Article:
About this time seven years ago, pole vaulter Jillian Schwartz was walking into the Olympic Stadium in Maroussi, Greece, clad in a navy jacket and hat, both emblazoned with the five Olympic rings and three big letters: USA. She joined 600-plus American teammates in chanting those three letters as they waved to a crowd of more than 70,000.
About this time next year, Schwartz hopes to be walking in the opening ceremonies once again, only this time she won't be wearing the red, white and blue. Schwartz, who is half Jewish, became an Israeli citizen last year and began competing for the blue and white in January of this year.
The Illinois native and 2001 Duke graduate caught the eye of Israeli athletic officials after winning the gold medal at both the 2009 Israeli championships and the 2009 Maccabiah Games, an international Jewish athletic event held in Israel every four years. When Schwartz received an invite to leave the U.S. team and vault for Israel, the decision was an easy one.
"The U.S. is so stacked [at pole vault], I really wanted to give myself a better chance to make the Olympics again," Schwartz told me. "If I just make the qualifying [height] standards I'll get [to London]. There just aren't very many pole vaulters in Israel and they aren't jumping as high."
Schwartz also liked the idea of being a big fish in a small pond again. She was one of just five Israeli athletes who hit the qualifying standard to compete in last month's world track and field championships in Daegu, South Korea. The U.S. team sent 155.
"In Israel, there is pressure from the federation and your club, so if you don't jump well you feel like you are letting other people down," Schwartz told the Chicago Tribune in August. "In the U.S., you feel like nobody cares. It's nice how appreciative Israelis are of [top] athletes."
Changing country allegiance was a fairly simple process for Schwartz; she first had to provide a birth certificate and a letter from a rabbi certifying that she is Jewish. She filled out some paperwork to become a citizen and then Israeli officials filled out paperwork to switch her allegiance within the International Association of Athletics Federation. Because the U.S. team granted her a release, she had to sit out only one year before she could vault for her new country in international team events.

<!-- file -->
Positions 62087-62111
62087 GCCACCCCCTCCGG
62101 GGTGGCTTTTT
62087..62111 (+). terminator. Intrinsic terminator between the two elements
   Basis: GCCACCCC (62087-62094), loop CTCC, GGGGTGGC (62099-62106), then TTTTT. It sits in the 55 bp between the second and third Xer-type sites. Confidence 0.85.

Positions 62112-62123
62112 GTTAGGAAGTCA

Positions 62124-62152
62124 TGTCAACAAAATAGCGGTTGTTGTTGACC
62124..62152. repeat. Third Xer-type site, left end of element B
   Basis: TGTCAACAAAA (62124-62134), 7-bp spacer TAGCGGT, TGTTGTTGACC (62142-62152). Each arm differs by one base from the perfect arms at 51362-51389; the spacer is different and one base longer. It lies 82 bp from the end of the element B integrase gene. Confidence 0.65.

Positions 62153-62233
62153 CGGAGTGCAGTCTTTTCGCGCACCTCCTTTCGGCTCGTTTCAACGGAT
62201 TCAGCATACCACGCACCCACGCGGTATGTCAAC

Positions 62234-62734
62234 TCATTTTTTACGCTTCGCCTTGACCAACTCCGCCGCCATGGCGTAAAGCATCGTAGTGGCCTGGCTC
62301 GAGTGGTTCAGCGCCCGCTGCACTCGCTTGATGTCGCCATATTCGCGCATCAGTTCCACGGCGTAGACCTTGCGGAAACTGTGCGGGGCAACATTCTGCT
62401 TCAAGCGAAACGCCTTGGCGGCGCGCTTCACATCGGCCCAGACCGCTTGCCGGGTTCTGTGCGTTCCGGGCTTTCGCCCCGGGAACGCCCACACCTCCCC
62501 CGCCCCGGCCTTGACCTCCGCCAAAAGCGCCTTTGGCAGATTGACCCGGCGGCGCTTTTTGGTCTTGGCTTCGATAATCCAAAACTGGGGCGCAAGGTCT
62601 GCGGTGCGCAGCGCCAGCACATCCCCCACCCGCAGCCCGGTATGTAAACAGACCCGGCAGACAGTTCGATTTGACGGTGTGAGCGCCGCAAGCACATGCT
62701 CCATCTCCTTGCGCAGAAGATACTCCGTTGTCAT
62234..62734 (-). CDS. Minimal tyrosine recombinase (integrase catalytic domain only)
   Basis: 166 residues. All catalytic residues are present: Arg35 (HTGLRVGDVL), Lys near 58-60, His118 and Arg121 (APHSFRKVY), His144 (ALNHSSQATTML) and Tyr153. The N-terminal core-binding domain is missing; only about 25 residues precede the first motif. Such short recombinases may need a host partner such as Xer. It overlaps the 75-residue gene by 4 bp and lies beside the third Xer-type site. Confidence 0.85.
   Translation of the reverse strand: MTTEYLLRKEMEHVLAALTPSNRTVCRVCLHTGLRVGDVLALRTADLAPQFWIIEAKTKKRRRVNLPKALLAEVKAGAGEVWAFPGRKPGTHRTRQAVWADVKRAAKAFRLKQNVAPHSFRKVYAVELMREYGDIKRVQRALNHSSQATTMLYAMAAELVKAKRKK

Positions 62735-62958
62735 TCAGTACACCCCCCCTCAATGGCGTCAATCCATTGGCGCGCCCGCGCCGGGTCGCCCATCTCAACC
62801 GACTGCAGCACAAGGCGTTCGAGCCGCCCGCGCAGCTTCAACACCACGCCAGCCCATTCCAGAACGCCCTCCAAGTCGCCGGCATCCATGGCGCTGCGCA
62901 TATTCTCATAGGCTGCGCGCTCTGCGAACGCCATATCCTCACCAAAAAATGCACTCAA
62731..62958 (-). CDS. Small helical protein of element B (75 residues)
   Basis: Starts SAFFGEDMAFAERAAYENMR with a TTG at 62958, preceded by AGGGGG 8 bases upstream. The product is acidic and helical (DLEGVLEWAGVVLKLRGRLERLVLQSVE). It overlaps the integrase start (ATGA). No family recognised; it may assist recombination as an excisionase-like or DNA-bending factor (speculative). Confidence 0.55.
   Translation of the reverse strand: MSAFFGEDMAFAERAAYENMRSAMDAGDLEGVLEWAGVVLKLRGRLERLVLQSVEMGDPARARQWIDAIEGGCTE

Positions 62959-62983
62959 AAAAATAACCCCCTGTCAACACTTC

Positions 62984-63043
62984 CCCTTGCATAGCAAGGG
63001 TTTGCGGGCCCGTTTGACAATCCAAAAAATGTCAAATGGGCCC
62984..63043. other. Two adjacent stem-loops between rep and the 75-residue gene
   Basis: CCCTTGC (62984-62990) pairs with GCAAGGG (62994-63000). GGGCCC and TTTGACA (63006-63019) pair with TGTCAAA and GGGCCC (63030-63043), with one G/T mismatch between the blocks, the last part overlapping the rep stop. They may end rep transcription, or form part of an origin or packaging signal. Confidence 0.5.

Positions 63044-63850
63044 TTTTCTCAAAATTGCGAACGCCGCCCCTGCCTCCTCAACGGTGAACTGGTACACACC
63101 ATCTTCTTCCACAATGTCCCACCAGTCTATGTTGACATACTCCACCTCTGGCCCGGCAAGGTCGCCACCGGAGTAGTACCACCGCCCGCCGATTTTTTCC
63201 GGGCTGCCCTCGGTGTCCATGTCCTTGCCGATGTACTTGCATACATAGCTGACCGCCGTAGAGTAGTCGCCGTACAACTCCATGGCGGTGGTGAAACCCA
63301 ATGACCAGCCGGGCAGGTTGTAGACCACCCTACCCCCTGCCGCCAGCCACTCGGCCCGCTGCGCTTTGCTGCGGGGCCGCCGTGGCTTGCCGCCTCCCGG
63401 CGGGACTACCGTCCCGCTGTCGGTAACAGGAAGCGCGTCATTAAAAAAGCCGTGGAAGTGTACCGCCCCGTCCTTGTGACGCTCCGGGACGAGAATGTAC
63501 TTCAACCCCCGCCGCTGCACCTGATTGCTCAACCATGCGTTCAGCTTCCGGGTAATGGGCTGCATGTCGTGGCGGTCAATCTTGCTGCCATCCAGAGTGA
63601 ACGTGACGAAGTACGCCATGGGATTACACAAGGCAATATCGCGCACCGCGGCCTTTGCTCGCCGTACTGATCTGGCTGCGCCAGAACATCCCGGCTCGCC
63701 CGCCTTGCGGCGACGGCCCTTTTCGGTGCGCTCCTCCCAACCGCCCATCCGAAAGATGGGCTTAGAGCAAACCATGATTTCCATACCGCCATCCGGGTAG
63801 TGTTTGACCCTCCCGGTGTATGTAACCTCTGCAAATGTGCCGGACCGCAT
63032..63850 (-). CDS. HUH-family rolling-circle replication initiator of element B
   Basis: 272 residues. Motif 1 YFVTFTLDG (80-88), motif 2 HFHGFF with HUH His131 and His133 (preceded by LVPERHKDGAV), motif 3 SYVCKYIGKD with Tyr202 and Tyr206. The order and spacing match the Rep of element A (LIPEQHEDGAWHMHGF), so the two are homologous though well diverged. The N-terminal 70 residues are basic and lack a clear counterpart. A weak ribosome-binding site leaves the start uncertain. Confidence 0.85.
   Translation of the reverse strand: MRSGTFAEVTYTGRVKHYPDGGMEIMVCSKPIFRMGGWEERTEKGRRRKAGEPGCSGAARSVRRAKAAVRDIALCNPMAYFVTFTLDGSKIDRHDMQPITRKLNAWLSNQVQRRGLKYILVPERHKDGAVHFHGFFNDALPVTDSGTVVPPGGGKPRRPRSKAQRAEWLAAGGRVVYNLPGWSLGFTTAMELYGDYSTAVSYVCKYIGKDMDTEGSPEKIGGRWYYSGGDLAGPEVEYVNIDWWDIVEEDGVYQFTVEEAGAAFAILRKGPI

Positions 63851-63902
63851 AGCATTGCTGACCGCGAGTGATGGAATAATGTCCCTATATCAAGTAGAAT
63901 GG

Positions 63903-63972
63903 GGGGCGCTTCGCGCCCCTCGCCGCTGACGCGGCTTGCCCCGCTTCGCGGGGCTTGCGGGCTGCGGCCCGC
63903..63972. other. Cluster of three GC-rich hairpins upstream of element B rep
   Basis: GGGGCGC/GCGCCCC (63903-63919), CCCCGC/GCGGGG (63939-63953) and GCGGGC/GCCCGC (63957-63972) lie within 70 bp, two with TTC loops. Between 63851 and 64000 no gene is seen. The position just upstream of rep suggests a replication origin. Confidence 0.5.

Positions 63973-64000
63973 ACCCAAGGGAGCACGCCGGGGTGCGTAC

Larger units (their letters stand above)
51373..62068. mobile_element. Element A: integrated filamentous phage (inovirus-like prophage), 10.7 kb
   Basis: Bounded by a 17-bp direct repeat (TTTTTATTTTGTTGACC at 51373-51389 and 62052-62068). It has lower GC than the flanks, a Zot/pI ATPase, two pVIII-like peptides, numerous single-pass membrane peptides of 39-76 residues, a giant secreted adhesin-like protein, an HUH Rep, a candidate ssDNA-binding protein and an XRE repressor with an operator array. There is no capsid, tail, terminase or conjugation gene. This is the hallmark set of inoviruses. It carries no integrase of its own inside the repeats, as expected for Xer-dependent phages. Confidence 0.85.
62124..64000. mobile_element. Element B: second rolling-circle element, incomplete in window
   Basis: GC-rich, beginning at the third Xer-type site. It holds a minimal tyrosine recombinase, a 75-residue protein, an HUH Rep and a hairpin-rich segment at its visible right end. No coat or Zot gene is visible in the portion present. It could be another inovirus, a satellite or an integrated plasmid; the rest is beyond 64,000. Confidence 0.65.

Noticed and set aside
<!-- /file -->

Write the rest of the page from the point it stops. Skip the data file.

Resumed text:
What a difference a day makes
In 2004, Schwartz finished second in the Olympic trials to beat out a handful of other competitive jumpers and make the U.S. team. This time around she will mainly be competing with herself. Already the Israeli record holder both indoors and outdoors at 4.6 meters (15 feet), she'll almost certainly make the team simply by hitting the qualifying marks.
On April 30 of this year, Schwartz cleared the A standard Olympic qualification height of 4.50 meters/14-9 at the Israeli club championships in Tel Aviv. Problem is, the qualifying period didn't begin until May 1 -- just one day later.
She has until July 2 of 2012 to hit the A mark or she must clear the B standard of 4.40/14-4 and finish in the top 16 at the 2012 indoor world championships in Istanbul. Schwartz doesn't think that will be necessary.
"Last year I jumped higher than [the A mark] in just about every meet," she explained, "but this year's been a bit injury plagued and hasn't been that great. I'm hoping to get over that so next year will be better."
Injuries have been an issue for Schwartz over the past few years. She was suffering from a stress fracture in her leg when she jumped a disappointing height of 4.30/14-1 in the Athens Olympics. She has also struggled with back problems, and a foot injury last winter kept her out for nearly two months.
Just last month a torn hamstring tendon resulted in a poor showing at worlds, her last meet of the season. She jumped just 4.25/13-9, falling well short of the qualifying mark she'd hoped to hit.
Schwartz is in her offseason now -- four to six weeks without any training at all -- and hopes the rest will do her hamstring good and help her start next season pain free. She wants to get to London feeling 100 percent because, this time around, her goals go beyond just competing.
"It isn't about just making it there, I definitely wanna be able to go and give it my best," she said. "I'm kind of going with the assumption that I'll make the team, so my main goal will actually be to make the final."
While some may question Schwartz's decision to compete for a nation other than her native U.S., Schwartz sees her switch to Israel as both a professional move and an emotional one. "The main thing is that [pole vaulting] is my profession, so ultimately it was a business decision," she said. "At this point in my career, I believe the switch puts me in a better position to succeed in my event and also puts me in a better place financially."
On a personal note, her kinship with Israel is founded in a deeper, more spiritual connection. "During Hanukkah I immediately felt at home with having the same traditions and customs of the holiday," she said. "Growing up so far away from [Israel], yet having those things in common was a great feeling."
And if she finds herself standing on the runway with just one more height to clear for the gold medal, will she be sad she's not winning it for the USA?
"Um ... not really," she said with a laugh. "If I won the gold medal that'd be pretty frickin' cool. I'd be so excited either way, I wouldn't care who it was for."